What influences your decision on whether civil marriage for same-sex couples should be legal?
That was a question asked of the audience at a recent forum on Referendum 74, a measure on the Nov. 6 ballot asking Washington state voters to “Approve” or “Reject” the freedom to marry law passed earlier this year by the state Legislature and signed by Gov. Gregoire.
Twenty-three percent answered that their faith was an important influence on their position on same-sex marriage. When the forum host asked audience members to elaborate, Rev. Melvin Woodworth, a United Methodist minister, responded:
My faith has everything to do with my decision. My Lord tells me to love people, and in 40 years of ministry I’ve been involved in doing holy matrimony services for LGBT persons. I see that giving them the same support we give heterosexual couples is the loving thing to do, it’s consistent with my reading of Scripture, it’s consistent with my understanding of the church’s theology of marriage, which I’ve studied extensively.
It offends me that others say that their freedom to practice their religion is impinged by this when every day my freedom to practice my faith is impinged by the status quo.
Rev. Woodworth’s views were echoed by another forum participant who wanted to challenge “the idea that somehow people of faith have a particular perspective.” That is, the assumption that people of faith automatically reject the freedom to marry for same-sex couples.
As an example she mentioned that Unitarian Universalists, “a community of faith since the founding of this nation, have been performing [holy] same-sex marriages for at least 20 years.” But because state law only allows clergy to sign civil marriage licenses for different-sex but not same-sex couples, “that faith community is discriminated against.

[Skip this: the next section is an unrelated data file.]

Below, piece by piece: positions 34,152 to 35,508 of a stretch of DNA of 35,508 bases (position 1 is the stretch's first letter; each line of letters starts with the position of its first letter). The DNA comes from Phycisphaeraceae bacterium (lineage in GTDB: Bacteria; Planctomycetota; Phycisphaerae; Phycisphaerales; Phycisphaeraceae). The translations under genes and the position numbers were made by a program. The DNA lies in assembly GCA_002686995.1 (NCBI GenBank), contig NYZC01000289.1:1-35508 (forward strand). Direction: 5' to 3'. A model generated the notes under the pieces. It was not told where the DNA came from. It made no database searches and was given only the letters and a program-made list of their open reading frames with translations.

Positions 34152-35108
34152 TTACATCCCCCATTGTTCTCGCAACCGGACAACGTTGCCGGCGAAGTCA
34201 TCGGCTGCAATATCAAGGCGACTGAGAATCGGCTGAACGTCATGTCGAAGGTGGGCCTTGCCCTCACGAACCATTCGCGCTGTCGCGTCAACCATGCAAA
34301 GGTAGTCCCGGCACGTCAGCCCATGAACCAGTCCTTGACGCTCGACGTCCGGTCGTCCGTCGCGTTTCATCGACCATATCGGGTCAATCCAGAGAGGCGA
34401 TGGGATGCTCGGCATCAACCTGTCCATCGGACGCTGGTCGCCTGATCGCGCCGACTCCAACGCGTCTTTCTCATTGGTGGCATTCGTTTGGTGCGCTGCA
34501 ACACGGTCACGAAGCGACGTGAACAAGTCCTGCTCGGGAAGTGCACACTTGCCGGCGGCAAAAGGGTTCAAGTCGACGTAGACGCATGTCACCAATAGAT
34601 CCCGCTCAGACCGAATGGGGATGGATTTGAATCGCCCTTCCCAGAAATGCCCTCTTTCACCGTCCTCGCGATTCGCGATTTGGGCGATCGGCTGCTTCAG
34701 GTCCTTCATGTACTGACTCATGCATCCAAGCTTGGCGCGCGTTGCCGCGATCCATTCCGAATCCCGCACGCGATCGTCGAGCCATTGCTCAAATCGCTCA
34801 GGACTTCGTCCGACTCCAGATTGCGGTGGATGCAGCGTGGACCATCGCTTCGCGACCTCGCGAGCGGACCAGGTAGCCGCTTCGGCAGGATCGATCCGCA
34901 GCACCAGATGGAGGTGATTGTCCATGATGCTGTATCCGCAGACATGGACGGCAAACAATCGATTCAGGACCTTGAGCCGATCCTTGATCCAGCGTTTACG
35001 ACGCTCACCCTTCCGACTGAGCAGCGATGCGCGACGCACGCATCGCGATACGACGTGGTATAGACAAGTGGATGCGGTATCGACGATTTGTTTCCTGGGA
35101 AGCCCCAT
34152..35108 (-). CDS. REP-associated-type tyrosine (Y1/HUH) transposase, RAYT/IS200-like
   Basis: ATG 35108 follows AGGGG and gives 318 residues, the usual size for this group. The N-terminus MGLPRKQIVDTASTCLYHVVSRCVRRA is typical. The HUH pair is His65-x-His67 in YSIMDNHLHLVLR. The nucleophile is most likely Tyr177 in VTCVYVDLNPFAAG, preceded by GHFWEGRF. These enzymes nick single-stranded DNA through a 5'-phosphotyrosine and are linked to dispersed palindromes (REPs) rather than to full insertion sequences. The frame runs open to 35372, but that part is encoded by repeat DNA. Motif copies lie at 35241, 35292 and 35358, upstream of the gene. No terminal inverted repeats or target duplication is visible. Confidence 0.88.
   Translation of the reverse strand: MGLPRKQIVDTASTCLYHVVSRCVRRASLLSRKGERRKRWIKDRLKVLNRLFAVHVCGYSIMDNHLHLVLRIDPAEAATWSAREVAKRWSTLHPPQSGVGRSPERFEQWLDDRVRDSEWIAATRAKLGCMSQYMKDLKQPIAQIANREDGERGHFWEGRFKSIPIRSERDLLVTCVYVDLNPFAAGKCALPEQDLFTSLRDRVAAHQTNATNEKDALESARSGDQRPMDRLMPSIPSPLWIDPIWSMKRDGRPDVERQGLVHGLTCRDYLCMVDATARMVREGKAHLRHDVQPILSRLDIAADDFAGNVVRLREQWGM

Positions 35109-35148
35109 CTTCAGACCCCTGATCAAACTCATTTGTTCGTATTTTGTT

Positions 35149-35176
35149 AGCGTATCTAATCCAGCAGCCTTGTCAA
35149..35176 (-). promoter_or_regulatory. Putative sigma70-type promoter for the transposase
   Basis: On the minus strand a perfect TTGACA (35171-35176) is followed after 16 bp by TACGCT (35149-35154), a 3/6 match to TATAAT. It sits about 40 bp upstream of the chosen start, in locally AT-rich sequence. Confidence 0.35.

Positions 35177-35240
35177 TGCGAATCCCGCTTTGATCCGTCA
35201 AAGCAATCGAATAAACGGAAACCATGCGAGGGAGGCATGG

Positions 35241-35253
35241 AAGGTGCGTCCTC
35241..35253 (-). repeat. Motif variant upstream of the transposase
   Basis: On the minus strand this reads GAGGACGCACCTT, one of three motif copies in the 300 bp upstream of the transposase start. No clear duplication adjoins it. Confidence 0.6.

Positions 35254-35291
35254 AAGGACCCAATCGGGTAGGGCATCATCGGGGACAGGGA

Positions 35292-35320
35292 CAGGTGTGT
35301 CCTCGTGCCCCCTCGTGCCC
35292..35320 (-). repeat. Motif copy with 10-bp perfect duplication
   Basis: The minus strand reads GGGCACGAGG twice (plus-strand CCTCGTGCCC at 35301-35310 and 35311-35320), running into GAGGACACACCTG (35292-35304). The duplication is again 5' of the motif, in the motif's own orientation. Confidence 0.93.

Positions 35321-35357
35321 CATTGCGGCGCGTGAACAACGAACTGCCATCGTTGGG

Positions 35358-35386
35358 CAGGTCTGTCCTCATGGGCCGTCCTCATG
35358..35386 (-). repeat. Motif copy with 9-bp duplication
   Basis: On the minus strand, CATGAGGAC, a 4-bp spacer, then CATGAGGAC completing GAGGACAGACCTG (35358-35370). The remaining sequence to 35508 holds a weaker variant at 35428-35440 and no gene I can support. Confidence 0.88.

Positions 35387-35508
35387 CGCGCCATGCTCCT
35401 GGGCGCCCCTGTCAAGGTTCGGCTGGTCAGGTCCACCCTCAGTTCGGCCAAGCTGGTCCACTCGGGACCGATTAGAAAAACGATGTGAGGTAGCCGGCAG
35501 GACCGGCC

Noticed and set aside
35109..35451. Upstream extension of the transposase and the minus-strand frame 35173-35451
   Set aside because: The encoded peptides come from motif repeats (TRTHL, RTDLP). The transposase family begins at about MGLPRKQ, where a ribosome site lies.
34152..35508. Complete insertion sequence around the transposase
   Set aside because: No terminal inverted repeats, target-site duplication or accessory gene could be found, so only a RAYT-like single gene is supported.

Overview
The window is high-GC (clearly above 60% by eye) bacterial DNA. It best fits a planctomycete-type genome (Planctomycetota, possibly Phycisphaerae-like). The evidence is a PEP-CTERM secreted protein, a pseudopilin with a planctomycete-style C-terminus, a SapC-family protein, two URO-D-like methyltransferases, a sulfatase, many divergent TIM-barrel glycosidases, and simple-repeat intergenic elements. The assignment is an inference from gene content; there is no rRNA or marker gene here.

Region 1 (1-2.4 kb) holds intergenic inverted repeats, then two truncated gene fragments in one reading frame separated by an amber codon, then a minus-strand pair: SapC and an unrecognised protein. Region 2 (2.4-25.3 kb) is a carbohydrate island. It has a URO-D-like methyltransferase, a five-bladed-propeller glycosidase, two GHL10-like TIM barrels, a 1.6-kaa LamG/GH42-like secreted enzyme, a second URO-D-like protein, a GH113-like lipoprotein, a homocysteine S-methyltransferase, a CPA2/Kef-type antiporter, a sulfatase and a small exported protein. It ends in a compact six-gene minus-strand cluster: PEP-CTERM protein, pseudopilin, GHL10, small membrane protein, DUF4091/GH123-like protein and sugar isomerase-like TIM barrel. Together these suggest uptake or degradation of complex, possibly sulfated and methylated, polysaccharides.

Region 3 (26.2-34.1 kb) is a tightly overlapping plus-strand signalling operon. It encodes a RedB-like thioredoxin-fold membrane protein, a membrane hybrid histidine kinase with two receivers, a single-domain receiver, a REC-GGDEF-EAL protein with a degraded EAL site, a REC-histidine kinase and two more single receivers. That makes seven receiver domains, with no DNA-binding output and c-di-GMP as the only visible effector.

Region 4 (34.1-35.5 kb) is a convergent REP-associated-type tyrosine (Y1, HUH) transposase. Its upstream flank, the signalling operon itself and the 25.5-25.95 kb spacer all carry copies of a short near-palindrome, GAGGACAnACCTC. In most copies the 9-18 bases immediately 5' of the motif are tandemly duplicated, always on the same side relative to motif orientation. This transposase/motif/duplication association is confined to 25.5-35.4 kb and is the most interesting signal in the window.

“There is a deep policy need to rectify that discrimination, and to enable people of faith who happen to be Unitarian Universalists and other faith communities to actually live their values and their faith,” she said.
Anti-gay forces would have us believe that people of faith and gays & their allies are mutually exclusive groups, but in truth the overlap is substantial. The result is that Washington’s faith community is far from monolithic on this issue.
|Photos by Nate Gowdy, with permission from Seattle Gay News|
The overlap was clear at a recent gathering where “clergy from 15 different faith traditions and congregations spoke of their support for Referendum 74,” Washington United for Marriage reports. “The leaders represent tens of thousands of parishioners, congregants and members from across Washington, many of whom are now volunteering for WUM on phone banks, collecting pledge cards, and talking to their family and friends about the need to approve R74.”
Last week, “over 250 faith leaders and church goers marched more than a mile through the Greenwood and Phinney Ridge neighborhoods of Seattle in support of Referendum 74. The all-ages crowd waved signs and carried banners as passing motorists waved and honked in support of the marriage for all.”
“The march was organized by Broadview United Church of Christ, St. John United Lutheran Church, St. Paul’s United Church of Christ, and Woodland Park United Methodist Church.”
“Dozens of people spontaneously joined in as the marchers walked from Woodland Park UMC down Greenwood and Phinney avenues to St. John United Lutheran across from Woodland Park Zoo.”
In Washington state, faith is a powerful pro-equality motivator.